Before getting started, here's a list of supplies you'll be using:
Staple Gun, Staples
Pieces of 1"x3" Poplar (you'll get the measurements in the instructions)
1" pieces of plastic trim
Paint Roller, Paint Pan
Paint for the Top Coat
Screws with O-rings
Screws with Hooks
Here we go...
1. Install the projector where it will be
2. Measure hight & width of the screen while the projector is on (mine was 45x102.5
3. Pick your paint:
For the higher end, you can use screen goo - http://www.goosystems.com/index.php
There's plenty of info about that product at those sites. I plan to use that some day (when I get more Christmas money). It sounds like a great solution.
If you want to be cheaper, like me, for now, you can select a normal paint.
--at this point I should mention that I found Home Depot more useful than Lowes for several things in this project - 1. they carry Behr brand paint and 2. they cut pieces of wood to length and sell it by the foot--
I went to Home Depot and picked several paint chips from white to light grey. Some AV forums suggested Behr 'Silver Screen" paint (770E-2). This is what I ended up using. When you have grey, it appears to be a better contrast ratio than white does. Also, I used a matte finish because it's less reflective and that's what you want.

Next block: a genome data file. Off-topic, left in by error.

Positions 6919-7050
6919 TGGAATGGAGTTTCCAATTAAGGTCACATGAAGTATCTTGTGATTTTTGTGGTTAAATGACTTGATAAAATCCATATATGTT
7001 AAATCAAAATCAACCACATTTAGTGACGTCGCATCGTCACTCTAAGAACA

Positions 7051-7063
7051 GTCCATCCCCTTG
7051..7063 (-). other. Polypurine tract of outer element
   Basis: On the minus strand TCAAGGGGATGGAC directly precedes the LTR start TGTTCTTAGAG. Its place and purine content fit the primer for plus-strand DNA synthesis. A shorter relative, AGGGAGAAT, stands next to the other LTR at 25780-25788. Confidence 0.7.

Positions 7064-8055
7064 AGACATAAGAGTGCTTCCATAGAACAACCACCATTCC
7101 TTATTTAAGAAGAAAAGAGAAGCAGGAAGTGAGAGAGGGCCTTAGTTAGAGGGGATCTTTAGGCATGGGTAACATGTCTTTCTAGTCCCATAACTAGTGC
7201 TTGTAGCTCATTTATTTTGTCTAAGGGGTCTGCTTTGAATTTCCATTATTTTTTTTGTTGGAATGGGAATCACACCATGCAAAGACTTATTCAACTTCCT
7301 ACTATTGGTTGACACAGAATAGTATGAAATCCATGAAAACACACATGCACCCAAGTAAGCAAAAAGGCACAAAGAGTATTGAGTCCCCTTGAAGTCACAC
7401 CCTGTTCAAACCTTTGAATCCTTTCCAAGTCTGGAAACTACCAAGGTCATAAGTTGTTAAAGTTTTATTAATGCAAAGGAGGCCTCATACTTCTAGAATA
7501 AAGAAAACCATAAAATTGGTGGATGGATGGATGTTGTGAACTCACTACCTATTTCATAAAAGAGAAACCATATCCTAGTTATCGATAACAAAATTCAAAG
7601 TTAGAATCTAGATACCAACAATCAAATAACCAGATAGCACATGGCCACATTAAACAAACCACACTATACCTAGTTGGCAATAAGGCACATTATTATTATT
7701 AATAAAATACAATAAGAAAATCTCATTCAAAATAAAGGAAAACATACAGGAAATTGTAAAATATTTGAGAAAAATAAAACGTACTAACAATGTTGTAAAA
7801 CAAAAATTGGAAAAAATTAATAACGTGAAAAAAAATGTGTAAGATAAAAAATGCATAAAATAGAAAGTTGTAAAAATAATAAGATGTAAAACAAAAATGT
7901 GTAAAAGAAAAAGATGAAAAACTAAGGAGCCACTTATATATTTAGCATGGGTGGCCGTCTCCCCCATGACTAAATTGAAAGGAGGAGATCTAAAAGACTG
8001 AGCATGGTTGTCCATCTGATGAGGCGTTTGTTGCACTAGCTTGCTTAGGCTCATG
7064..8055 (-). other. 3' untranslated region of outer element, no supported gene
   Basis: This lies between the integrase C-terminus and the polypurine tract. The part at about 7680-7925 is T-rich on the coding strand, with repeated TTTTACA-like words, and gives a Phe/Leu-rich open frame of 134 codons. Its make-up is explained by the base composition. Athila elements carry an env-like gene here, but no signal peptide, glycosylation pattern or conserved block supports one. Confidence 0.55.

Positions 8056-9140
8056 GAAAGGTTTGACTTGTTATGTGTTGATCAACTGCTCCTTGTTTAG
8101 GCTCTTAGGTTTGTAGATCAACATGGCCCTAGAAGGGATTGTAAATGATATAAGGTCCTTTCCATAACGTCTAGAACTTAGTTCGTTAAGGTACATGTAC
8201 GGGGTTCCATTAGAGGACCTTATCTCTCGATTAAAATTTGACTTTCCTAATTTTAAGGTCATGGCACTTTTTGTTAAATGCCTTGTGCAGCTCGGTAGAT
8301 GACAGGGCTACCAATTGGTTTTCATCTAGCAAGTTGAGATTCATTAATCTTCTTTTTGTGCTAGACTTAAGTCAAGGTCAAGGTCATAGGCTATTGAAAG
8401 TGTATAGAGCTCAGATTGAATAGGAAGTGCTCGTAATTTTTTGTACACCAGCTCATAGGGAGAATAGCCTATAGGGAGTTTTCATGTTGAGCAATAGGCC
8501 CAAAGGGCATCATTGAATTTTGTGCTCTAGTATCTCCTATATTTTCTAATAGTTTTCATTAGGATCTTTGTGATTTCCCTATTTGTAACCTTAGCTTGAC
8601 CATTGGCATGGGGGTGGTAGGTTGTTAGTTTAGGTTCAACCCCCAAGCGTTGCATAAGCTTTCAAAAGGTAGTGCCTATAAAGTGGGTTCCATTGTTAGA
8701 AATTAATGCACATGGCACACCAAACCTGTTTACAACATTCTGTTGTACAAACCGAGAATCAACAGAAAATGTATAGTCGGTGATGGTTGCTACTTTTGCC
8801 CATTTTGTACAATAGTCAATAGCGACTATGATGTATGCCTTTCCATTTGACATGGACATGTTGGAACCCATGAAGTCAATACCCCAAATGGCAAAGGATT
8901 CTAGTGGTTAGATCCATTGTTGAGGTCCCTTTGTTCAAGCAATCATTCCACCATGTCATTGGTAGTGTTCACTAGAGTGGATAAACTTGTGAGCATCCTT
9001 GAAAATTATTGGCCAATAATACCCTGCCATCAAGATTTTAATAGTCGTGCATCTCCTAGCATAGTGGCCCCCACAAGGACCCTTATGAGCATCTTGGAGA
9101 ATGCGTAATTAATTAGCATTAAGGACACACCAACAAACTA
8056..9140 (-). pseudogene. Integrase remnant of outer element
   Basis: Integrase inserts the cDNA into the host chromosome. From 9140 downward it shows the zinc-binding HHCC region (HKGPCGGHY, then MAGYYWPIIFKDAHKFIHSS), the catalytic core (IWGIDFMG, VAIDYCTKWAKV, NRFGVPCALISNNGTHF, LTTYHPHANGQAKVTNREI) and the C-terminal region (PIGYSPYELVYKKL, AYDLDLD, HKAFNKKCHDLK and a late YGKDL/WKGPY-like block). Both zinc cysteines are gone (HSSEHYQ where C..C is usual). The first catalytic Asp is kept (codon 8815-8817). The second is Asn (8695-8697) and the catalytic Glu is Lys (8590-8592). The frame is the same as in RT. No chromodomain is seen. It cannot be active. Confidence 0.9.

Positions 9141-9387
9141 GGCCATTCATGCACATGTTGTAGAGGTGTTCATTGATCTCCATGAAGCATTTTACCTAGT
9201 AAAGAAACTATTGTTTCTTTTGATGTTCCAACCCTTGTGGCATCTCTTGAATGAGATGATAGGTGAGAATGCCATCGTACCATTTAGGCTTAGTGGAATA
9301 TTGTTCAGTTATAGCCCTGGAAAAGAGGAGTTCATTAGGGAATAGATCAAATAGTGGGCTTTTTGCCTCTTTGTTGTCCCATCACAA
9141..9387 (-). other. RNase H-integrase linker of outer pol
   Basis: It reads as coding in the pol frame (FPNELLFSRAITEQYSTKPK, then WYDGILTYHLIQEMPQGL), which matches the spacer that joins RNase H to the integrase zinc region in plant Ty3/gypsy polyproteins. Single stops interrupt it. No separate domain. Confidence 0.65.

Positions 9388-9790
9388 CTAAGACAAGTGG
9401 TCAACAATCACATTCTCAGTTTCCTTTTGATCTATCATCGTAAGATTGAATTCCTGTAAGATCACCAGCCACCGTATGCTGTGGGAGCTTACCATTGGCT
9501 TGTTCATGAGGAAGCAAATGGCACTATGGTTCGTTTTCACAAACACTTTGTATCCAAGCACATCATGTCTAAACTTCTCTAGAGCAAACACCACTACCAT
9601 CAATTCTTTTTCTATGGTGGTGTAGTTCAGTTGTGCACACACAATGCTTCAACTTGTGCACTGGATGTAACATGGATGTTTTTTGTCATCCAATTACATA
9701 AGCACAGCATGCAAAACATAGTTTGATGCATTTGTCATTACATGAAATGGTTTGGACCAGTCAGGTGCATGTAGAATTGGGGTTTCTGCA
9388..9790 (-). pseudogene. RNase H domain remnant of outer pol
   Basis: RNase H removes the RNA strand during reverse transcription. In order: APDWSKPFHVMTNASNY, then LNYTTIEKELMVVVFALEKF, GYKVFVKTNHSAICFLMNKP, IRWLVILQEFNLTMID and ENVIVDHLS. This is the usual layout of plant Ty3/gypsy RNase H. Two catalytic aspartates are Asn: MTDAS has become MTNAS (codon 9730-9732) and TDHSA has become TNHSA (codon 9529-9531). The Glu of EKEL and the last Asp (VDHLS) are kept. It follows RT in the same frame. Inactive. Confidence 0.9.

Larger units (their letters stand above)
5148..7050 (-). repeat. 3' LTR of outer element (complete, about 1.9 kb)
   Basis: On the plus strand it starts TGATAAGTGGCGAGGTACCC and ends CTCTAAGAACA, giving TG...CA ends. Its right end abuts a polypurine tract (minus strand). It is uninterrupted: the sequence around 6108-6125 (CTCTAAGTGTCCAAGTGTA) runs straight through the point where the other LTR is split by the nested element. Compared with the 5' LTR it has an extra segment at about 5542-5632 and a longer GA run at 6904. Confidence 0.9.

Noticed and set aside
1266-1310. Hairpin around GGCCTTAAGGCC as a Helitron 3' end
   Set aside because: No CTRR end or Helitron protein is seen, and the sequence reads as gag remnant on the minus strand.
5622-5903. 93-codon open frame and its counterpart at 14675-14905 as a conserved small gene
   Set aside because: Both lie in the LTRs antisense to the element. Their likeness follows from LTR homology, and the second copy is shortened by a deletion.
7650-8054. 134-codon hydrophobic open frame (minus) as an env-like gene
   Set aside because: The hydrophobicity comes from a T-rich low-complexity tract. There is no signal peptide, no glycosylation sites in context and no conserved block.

So, I suggest picking up several different shades (make Silver Screen one of the options) and get a small stack of each individual color. When you get home, tape all of the chips of one color together so that it makes a square that is about 2-3 square feet in area.
Slap them up on the projector wall. I used painters tape as an adhesive so that it wouldn't mess up the walls. Now, watch part of a movie. Find one with good colors and sections with good blacks. Do your best not to compare the white to the greys, because you may think, "Oh, the white looks better compared to the grey." but remember that when the whole screen is one color you won't notice that. The white may have 'popped' better in my test, but I think I'm better off with the grey (because of contrast ratio). With the black border (very important & addressed later) it looks great.